While poor parental bonding has been linked with psychological distress, few studies have assessed bonding with mothers and fathers separately among adolescents and whether there are gender differences in the relationships between bonding and psychological distress. Additionally, low self-esteem has been shown to predict psychological distress, but low self-esteem may develop as a result of poor bonding with parental figures. We explored the relationships between (a) perceived maternal and paternal bonding factors and (b) psychological distress, and examined whether self-esteem mediated these relationships in a non-clinical sample of 337 adolescents (aged 13–17 years, M = 14.17, 50.6% female) in Canberra, Australia. Relative to males, females reported lower levels of self-esteem and higher levels of psychological distress. For females, low self-esteem and perceived maternal or paternal rejection predicted higher levels of psychological distress, whereas low self-esteem predicted psychological distress for males. Implications for future research and further considerations are discussed.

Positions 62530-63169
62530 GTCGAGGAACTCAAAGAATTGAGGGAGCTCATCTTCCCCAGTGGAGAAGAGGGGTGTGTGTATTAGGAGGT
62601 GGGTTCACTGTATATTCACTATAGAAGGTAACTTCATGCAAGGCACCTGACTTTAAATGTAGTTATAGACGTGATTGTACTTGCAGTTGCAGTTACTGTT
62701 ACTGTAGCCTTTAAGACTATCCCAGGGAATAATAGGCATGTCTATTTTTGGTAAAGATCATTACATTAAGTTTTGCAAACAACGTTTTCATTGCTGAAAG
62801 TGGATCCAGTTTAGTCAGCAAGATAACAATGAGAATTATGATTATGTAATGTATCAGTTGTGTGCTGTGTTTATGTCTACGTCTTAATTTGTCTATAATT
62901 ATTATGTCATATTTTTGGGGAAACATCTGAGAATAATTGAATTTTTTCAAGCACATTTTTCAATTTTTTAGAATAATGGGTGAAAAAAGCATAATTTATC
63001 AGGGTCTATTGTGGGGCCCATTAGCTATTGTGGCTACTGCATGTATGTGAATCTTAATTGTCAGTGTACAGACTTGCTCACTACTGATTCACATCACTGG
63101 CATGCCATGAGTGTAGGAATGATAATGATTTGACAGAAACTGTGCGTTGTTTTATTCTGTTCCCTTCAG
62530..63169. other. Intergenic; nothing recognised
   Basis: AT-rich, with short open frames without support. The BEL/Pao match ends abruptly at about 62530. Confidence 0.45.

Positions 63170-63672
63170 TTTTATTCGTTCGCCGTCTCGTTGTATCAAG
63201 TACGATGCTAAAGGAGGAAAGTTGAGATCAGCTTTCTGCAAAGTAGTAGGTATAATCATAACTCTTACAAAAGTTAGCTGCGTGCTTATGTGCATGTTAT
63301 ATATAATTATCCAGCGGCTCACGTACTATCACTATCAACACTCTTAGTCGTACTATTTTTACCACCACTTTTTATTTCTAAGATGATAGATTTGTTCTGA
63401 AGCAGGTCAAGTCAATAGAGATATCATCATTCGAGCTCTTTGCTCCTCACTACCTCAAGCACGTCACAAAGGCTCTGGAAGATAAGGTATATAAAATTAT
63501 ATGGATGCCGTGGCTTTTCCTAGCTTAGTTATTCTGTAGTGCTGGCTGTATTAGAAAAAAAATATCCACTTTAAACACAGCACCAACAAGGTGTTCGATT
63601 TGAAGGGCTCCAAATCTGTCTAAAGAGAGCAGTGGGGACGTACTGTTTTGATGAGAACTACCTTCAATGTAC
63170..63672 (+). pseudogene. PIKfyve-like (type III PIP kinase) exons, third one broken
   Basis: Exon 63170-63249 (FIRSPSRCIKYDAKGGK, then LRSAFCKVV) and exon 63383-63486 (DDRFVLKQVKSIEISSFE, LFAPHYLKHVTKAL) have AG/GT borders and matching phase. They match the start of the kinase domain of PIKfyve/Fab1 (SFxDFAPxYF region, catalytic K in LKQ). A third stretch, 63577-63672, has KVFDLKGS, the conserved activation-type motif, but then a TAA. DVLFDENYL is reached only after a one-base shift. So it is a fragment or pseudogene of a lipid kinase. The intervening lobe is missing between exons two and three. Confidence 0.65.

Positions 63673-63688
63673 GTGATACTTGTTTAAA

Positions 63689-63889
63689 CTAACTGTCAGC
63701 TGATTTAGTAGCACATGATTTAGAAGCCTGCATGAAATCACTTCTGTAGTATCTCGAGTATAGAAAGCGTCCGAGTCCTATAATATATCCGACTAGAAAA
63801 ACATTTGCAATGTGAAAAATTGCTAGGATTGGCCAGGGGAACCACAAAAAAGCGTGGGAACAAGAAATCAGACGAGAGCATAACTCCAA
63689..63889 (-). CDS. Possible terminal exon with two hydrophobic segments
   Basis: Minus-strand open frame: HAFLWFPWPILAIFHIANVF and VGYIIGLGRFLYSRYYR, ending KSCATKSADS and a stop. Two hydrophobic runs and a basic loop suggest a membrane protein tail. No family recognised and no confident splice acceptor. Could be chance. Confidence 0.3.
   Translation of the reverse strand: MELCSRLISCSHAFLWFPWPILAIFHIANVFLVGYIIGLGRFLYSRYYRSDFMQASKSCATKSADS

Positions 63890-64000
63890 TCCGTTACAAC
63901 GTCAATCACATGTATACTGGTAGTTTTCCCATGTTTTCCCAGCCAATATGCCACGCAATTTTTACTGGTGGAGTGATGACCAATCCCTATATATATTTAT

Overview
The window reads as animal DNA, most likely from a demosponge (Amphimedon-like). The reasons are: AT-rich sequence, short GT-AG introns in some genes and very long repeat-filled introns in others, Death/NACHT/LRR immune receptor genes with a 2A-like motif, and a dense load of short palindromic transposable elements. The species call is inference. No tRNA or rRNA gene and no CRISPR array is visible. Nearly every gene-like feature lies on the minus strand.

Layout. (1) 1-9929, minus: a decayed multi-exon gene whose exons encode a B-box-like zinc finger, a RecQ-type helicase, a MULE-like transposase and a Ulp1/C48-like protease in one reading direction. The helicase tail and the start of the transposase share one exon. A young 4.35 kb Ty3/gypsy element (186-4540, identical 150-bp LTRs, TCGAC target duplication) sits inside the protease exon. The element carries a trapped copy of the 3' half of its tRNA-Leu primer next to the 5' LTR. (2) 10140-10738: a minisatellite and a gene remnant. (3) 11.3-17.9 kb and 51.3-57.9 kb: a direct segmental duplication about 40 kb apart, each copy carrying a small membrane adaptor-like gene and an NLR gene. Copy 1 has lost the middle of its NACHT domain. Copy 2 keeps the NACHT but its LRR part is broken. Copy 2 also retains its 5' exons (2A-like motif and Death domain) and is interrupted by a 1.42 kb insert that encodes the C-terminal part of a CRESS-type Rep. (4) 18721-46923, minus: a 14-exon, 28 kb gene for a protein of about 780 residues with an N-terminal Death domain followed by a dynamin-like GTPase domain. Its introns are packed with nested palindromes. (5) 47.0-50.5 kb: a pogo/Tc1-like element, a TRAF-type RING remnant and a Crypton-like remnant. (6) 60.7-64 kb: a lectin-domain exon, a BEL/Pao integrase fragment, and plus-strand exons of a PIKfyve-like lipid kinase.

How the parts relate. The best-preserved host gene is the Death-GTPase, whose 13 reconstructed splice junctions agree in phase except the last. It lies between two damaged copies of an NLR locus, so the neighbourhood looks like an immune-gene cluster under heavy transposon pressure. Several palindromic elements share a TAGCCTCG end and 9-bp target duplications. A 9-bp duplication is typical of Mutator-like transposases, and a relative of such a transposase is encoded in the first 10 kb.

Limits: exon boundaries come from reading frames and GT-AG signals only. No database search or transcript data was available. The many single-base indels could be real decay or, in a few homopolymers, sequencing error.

|Number of pages||15|
|Journal||Journal of Psychologists and Counsellors in Schools|
|Early online date||2018|
|Publication status||Published - 1 Jun 2019|